He attended the Virginia Theological Seminary in Alexandria, Virginia, and was ordained Deacon in the Episcopal Church 1868, and Priest in 1869. In September of 1865 he was recommended to the Vestry of St. John's Church Elizabeth, New Jersey, by Bishop Peterkin of West Virginia, and the Rev. Alexander Mackay-Smith (later Bishop of Pennsylvania), starting on the 1st November. Dr. Glazebrook served St. John's for 27 years, retiring in the spring of 1913. In 1914 he was appointed American representative at Jerusalem by President Woodrow Wilson, where he remained throughout the First World war, until 1920. He was responsible for the distribution of Jewish relief funds, in which he received much assistance from his second wife. In 1920 he became American Consul in Nice, France, until March 1929, when he retired. He died at sea, Sunday, 26 April 1931 (GRO, Marine Deaths: Age 85, vessel "Belgenland"). Married (1st) 16 November 1864, Virginia Calvert Key, daughter of Francis Henry Smith, Superintendent of the Virginia Military Academy 1840-1889. She died 1905. (2nd) Emalina Adelia, daughter of Francis Ellwood Rumford, at St. George's (Anglican) Cathedral, Jerusalem,5 August/September 1914 (in the original register August is erased with the words: "A. S. Hitchins erased this"). She died at Nice, France, 1930. Children (by 1st wife): Larkin White (28 July 1867); Virginia Calvert Key (20 October 1869); Francis Henry: Haslett McKim (14 June 1879); Truxton (14 March 1881) Otis Allan (1887). Son of Larkin White Glazebrook and America Henley Bullington. (this was taken from:

He was born at the corner of Second and East Clay Street in Richmond. Married, Virginia Calvert Key, October 17, 1866.

He was one of the three founders of the Alpha Tau Omega fraternity.

"History of the Alpha Tau Omega Fraternity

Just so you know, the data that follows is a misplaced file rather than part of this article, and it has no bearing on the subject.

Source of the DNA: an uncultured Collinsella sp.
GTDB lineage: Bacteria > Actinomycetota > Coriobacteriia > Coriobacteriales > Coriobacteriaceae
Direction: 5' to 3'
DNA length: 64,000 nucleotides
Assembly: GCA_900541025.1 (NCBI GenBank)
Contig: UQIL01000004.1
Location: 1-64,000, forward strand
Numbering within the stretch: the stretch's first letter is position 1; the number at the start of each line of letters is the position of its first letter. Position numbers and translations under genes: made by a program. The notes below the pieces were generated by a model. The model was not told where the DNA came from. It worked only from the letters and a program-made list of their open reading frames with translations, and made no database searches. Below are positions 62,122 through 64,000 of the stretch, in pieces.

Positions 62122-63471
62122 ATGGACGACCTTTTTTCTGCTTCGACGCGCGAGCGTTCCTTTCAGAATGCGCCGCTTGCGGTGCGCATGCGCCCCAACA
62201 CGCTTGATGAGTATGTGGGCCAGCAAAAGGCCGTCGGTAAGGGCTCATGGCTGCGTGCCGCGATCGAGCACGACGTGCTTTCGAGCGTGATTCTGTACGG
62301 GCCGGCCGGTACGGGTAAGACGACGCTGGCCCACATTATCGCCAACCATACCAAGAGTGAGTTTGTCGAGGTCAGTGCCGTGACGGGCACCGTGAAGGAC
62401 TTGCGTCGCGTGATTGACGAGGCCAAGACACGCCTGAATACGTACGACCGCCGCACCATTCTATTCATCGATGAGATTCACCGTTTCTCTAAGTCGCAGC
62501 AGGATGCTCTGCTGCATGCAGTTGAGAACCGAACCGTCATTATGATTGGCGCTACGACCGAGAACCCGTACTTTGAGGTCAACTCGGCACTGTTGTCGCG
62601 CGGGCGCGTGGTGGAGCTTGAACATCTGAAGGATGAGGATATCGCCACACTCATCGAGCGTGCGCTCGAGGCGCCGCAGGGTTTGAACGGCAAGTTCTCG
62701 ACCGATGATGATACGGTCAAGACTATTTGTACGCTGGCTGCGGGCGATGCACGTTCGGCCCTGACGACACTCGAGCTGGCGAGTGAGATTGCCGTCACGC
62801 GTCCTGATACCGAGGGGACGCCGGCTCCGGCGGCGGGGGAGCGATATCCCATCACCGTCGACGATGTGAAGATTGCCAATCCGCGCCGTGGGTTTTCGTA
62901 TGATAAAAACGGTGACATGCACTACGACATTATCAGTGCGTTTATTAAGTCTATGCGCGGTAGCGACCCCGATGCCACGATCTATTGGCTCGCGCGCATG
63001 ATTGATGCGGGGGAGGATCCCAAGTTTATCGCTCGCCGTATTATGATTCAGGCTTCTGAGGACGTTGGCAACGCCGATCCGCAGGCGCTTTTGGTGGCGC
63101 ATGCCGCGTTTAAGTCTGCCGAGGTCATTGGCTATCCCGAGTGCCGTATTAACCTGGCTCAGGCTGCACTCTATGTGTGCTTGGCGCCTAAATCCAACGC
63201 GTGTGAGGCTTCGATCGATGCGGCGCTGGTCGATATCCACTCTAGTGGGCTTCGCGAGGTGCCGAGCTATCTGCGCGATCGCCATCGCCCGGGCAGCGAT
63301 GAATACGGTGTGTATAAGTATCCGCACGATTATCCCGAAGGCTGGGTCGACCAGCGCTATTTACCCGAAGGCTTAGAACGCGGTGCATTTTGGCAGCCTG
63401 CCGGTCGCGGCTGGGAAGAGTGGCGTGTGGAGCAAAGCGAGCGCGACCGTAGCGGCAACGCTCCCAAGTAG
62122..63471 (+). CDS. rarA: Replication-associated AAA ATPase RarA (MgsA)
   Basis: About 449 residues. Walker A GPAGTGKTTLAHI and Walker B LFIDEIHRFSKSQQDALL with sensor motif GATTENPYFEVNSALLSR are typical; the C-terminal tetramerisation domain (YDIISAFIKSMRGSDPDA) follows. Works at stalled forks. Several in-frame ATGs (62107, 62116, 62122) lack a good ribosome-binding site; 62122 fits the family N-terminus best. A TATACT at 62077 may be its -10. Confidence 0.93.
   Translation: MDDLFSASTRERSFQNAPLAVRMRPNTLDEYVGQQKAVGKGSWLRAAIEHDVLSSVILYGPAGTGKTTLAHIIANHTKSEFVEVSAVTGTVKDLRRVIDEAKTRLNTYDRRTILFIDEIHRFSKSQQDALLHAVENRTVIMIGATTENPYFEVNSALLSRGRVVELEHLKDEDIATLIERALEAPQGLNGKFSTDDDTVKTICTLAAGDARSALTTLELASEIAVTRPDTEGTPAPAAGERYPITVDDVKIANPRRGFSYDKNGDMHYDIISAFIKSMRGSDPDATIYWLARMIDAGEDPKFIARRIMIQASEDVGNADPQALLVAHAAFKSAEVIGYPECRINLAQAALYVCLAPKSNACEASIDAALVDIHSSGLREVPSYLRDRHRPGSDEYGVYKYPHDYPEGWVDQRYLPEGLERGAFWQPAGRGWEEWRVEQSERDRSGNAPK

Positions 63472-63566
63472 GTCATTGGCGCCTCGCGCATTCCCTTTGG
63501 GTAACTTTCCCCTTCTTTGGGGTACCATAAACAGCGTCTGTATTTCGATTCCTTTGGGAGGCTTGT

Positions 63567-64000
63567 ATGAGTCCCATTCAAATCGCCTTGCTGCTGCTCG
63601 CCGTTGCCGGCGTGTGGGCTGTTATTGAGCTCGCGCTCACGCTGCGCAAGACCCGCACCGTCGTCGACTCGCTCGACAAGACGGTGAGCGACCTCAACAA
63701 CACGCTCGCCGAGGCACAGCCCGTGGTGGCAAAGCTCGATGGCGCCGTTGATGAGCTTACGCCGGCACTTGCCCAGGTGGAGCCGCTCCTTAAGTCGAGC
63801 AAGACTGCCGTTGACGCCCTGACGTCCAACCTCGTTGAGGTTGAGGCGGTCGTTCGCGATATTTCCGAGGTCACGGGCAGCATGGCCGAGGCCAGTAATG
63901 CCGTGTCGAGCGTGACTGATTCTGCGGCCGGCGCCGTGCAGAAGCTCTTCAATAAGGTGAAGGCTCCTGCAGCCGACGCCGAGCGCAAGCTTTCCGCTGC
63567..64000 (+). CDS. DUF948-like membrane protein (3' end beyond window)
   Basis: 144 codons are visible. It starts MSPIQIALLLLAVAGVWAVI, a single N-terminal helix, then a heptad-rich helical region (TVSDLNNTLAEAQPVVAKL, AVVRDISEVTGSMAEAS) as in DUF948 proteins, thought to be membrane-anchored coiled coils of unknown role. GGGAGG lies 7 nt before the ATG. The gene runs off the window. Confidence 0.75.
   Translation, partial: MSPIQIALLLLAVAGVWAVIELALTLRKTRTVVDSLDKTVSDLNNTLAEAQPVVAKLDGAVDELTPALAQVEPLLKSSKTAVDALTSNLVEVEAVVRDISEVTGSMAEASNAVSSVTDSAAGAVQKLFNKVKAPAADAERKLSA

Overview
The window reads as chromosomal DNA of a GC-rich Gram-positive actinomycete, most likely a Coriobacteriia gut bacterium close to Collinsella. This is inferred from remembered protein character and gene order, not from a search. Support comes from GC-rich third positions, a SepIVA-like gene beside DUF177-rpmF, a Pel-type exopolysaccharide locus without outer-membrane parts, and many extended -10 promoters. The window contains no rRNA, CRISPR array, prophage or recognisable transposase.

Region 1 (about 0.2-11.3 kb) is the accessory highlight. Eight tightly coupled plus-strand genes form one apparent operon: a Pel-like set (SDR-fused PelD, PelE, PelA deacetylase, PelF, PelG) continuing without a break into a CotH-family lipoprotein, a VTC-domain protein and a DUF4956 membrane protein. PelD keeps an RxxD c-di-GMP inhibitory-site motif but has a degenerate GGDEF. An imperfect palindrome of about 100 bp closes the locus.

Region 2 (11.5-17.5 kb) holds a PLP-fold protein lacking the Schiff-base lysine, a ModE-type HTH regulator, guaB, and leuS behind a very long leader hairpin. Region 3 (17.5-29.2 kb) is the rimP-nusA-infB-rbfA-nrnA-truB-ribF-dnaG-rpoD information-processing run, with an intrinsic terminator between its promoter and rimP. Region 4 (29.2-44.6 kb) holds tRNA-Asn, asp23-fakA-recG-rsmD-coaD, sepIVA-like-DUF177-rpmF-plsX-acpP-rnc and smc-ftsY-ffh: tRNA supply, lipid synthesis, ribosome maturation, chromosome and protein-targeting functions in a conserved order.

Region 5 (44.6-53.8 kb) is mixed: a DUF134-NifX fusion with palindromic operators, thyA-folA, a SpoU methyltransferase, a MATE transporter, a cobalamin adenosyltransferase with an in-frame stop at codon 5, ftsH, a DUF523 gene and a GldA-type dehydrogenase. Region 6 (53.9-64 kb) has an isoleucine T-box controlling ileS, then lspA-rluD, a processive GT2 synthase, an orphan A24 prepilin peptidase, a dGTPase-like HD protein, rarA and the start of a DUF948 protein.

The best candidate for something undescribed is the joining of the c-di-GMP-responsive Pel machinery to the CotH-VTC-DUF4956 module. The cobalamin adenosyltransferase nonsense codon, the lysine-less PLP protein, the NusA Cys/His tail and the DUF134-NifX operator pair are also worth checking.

Alpha Tau Omega began as an idea in the mind of a young Civil War veteran who wanted peace and reconciliation. His name was Otis Allan Glazebrook. His people were defeated, many of their cities burned, much of their countryside ravaged. But Glazebrook, who had helped bury the dead of both sides, believed in a better future. He saw the bitterness and hatred that followed the silencing of the guns and knew that a true peace would come not from force of law, but rather from with the hearts of men who were willing to work to rekindle a spirit of brotherly love.

Glazebrook, deeply religious at age 19, believed that younger men like himself might be more willing to accept, forgive, and reunite with the Northern counterparts if motivated by Christian, brotherly love. But he needed an organization, a means of gathering and organizing like-minded people.

In Richmond, Glazebrook consulted with University of Virginia alumni who furnished further information concerning fraternities. He discovered that they were not Greek in name only, but Greek throughout. Their mottoes, besides being written in Greek, reflected Greek ideals. Greek philosophy, sometimes tinged with the medieval mysteries and Masonic lore, waste the cultural ideal of the fraternities.

The name came spontaneously. He remembered the ancient insignia of the Church, the Tau Cross subjoined by Alpha and Omega. "Alpha" and "Omega" signify to the Christian absolute plenitude or perfection. "I am Alpha and Omega, the beginning and the end, the first and the last." Joined with the Cross the whole signifies that Christ is all in all, the beginning and end of salvation.

Having projected a Christian fraternity and appropriated a distinctively Christian symbol for its name, the Cross naturally was its logical emblem. In the center he inscribed a crescent, three stars, the Tau Cross and clasped hands. Upon the upper and lower vertical arms he placed the Greek letters for Alpha and Omega and upon the horizontal arms, the Omega and Alpha letters respectively.

On September 11, 1865, Glazebrook invited two close friends, Alfred Marshall and Erskine Mayo Ross, to his home at 114 East Clay Street in Richmond, Virginia. There, in the rear parlor, he read them the Constitution he had written and invited them to sign. As they did, Alpha Tau Omega was born. It was the first fraternity founded after the Civil War, and the first sign of Greek life in the old Confederacy."

taken from:

Buried at sea.